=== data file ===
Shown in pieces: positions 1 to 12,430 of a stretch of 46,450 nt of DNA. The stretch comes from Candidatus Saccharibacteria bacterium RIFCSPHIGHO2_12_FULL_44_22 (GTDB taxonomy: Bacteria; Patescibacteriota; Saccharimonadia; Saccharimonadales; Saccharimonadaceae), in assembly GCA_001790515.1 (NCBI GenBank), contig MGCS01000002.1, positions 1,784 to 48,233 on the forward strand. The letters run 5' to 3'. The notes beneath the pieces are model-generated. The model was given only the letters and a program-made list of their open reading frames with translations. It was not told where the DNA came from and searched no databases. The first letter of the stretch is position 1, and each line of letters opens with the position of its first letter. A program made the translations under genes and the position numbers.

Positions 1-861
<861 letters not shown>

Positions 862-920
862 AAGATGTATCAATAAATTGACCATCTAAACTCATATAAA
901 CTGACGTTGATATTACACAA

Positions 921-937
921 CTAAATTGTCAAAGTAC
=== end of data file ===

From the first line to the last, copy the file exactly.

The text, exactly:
Shown in pieces: positions 1 to 12,430 of a stretch of 46,450 nt of DNA. The stretch comes from Candidatus Saccharibacteria bacterium RIFCSPHIGHO2_12_FULL_44_22 (GTDB taxonomy: Bacteria; Patescibacteriota; Saccharimonadia; Saccharimonadales; Saccharimonadaceae), in assembly GCA_001790515.1 (NCBI GenBank), contig MGCS01000002.1, positions 1,784 to 48,233 on the forward strand. The letters run 5' to 3'. The notes beneath the pieces are model-generated. The model was given only the letters and a program-made list of their open reading frames with translations. It was not told where the DNA came from and searched no databases. The first letter of the stretch is position 1, and each line of letters opens with the position of its first letter. A program made the translations under genes and the position numbers.

Positions 1-861
<861 letters not shown>

Positions 862-920
862 AAGATGTATCAATAAATTGACCATCTAAACTCATATAAA
901 CTGACGTTGATATTACACAA

Positions 921-937
921 CTAAATTGTCAAAGTAC